Short Stories

A Little Time

The story then follows as it always does. Andrew, surprised to see the bar still busy-as-ever—as if it wasn’t a normal Saturday night in New York City—decided he wanted to leave, but I made him stay. We sat at the bar, Andrew sulking, while I scouted out the scene. If you didn’t know any better, you’d think everyone in there was immortal; beautiful, young faces filled the floor; there wasn’t a wrinkle in sight. But, talking to them, I quickly realized this bar was the tourist trap I feared it was—except instead of the endless lights and advertisements being the attraction, we were. It was like we were at the Bronx Zoo, waving at our fellow polar bears, while those on the other side watched in awe as we took a shit.

A Not-So-Irish Exit

I take another sip and look out over the crowd. There’s Harrison, now hitting on Emily, to her discomfort. Then Emily, peeking around Harrison, over to Kirk, with an intensity that says take me, to his ignorance. Then Kirk, talking to Casey, his mouth moving so slow you’d think it was filled with peanut butter, to her annoyance. Then Casey, looking at the window next to me, hoping to jump out of it, to its disapproval. And finally, Dan, heading my way, his smile beaming so bright I worry I might go blind, to my disdain.

A Tale Told by an Idiot

“What do you mean”—the writer says, moving his hands violently through the air as if bringing each word that leaves his mouth into existence—“‘why does something have to happen?’ It’s a story. What is it without the very existence of its own name?” “Why can’t the characters be the story? You said there was characterization. Is there not?” “Well, that’s subject to debate. And besides, they’re characters, not events, not plot.”

The Mile-High Mistletoe

We roamed the sky like a pair of connected kites, gently guided by nature herself. As we flew, I looked up at the girl with the balloon, staring in awe as her newly exposed skin shined bright in the sunlight. She held my hand as she floated above me and, even though she was so close to me, our bodies attached by our linked arms, she still felt as far away as she ever did. It was like she was still floating, farther and farther away, alone with nothing but her balloon, as she always was, and I was only watching.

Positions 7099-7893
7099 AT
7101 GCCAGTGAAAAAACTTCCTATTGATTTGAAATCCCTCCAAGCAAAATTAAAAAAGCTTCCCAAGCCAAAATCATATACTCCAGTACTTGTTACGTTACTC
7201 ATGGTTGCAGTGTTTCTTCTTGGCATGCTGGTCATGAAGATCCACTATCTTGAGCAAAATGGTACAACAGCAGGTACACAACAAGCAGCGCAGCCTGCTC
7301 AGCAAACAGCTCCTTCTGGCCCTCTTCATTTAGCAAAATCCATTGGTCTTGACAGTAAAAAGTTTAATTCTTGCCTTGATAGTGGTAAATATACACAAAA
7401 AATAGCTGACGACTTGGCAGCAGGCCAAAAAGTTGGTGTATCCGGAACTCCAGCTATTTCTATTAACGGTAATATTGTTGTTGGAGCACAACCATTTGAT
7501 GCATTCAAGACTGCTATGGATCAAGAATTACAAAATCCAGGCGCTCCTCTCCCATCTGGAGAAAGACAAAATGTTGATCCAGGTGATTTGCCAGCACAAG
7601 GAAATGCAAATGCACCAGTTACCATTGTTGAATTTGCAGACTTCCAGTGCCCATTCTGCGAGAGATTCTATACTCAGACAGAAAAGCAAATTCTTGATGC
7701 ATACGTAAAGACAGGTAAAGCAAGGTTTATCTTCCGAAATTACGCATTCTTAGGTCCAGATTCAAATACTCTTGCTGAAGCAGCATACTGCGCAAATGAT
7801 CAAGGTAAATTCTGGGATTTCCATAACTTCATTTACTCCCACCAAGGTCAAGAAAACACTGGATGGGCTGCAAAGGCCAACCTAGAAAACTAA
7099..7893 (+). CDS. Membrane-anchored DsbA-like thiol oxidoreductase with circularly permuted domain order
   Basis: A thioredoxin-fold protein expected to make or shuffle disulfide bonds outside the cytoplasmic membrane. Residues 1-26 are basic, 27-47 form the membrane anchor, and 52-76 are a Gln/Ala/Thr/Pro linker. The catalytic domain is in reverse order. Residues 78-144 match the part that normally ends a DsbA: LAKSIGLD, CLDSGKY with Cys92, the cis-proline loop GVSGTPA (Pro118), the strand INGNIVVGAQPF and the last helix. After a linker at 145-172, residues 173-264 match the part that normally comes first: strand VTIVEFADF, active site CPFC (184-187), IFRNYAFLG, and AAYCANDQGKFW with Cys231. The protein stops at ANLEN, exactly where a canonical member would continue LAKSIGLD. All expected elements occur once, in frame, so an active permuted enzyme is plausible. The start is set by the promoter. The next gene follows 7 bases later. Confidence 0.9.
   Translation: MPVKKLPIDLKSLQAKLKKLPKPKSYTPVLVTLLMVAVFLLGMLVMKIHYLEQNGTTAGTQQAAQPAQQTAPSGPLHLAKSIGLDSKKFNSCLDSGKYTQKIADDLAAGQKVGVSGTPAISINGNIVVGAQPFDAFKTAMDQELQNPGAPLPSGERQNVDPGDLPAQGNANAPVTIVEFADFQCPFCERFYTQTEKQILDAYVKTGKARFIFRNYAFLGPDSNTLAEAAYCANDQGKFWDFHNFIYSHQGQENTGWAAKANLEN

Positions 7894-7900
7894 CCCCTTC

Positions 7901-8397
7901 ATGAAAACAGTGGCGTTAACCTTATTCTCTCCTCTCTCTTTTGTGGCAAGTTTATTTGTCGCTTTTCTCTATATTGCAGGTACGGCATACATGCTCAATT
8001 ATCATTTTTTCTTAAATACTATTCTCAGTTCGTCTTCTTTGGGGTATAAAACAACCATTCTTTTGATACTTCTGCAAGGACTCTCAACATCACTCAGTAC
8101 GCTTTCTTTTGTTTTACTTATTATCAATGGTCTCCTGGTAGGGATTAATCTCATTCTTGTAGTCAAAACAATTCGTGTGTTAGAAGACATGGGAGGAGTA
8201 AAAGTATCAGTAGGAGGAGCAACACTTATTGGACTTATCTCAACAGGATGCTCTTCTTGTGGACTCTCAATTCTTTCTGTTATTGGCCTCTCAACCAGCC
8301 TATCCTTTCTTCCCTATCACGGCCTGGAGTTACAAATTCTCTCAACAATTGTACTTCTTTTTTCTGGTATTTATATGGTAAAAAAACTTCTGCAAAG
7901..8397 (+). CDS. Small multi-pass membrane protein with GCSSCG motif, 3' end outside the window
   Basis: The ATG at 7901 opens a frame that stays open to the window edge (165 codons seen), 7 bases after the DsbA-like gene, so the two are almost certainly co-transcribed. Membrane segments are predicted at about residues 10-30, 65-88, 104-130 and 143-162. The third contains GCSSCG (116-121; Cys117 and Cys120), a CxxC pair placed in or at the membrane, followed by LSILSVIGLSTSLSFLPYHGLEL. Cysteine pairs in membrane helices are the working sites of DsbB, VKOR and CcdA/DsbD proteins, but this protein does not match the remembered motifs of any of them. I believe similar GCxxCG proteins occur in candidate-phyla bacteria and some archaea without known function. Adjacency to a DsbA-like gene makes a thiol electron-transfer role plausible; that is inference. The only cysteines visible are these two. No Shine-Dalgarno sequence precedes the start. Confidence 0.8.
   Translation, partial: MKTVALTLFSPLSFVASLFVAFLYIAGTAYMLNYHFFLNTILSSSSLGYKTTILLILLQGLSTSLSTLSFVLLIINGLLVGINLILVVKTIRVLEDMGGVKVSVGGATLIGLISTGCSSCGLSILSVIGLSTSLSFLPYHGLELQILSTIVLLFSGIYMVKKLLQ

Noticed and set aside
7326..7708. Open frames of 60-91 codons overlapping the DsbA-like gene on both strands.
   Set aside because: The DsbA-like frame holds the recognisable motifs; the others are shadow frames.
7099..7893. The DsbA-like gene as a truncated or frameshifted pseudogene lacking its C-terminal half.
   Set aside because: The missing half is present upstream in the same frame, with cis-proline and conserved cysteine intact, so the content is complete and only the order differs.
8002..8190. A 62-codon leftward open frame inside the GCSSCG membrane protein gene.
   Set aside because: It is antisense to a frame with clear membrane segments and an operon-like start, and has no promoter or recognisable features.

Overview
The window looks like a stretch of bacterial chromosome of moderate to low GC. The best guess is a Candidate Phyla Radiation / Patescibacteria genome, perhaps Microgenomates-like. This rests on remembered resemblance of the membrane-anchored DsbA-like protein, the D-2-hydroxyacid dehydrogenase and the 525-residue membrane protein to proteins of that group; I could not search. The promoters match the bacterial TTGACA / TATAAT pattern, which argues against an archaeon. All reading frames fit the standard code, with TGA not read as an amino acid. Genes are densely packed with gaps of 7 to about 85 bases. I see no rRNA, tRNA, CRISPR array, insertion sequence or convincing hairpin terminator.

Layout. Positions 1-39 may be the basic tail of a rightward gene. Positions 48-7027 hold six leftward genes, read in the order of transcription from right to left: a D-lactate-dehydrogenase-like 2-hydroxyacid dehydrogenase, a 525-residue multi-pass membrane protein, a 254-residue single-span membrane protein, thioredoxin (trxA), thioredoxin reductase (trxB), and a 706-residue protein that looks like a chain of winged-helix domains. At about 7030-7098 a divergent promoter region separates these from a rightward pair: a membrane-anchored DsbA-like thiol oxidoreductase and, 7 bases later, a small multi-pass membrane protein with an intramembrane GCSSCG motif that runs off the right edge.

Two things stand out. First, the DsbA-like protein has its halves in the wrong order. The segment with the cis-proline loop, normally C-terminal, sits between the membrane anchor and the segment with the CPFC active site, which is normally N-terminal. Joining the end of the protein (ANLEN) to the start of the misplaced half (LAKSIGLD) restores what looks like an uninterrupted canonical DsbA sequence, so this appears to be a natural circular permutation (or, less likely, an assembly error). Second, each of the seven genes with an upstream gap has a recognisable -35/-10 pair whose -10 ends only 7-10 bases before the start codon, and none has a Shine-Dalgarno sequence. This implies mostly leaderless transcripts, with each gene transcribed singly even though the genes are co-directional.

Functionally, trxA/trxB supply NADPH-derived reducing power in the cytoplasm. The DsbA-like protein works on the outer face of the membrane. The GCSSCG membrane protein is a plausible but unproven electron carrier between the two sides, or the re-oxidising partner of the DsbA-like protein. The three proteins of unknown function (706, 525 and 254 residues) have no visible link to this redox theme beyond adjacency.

Shadows in the Sea

Standing twenty stories high, eyes set wide, drinks in hand, it’s like we’ve stepped into a new existence. The city that sits below us is something else now. A different plane, it’s not the same when you stand above it. The buildings no longer loom over you like titanic tombstones. Now, at eye level, they exude a different kind of beauty. Each on their own is simple, but as a whole—as this crazed compound, this myriad of millions, sprawled together as one complete body—it's breathtaking. Yet all that changed was the angle of our necks.

A Moment in the Rain

I met a man today. He seemed happy, so I took it from him. I was at the market, pretending to buy fruit. He was looking at the apples, grazing his fingers over the skin of each one. I let mine crawl onto his back. He stared at me in shock as I dug into his flesh. Once my eyes met with his the panic faded. "Are you happy?" I asked him, the words falling out of my mouth and into his. He flinched for a moment, feeling the weight of my pull. I was playing whack–a–mole with his brain, waiting to hit the right nerve and turn the balance beam he walked on into a tightrope.

Lilacs in the Lily Field

Jessica never did believe in The Garden. She has what her friends describe as “an old soul.” She thinks people should find each other naturally, in the streets. She thinks, “if I can find friends without the help of an organization, then why can’t I find a partner without one?” But she never could find one that way. All she ever found was drug addicts and losers. People too afraid to even talk back to her when she approached them. It seemed that anyone worth talking to was already taken.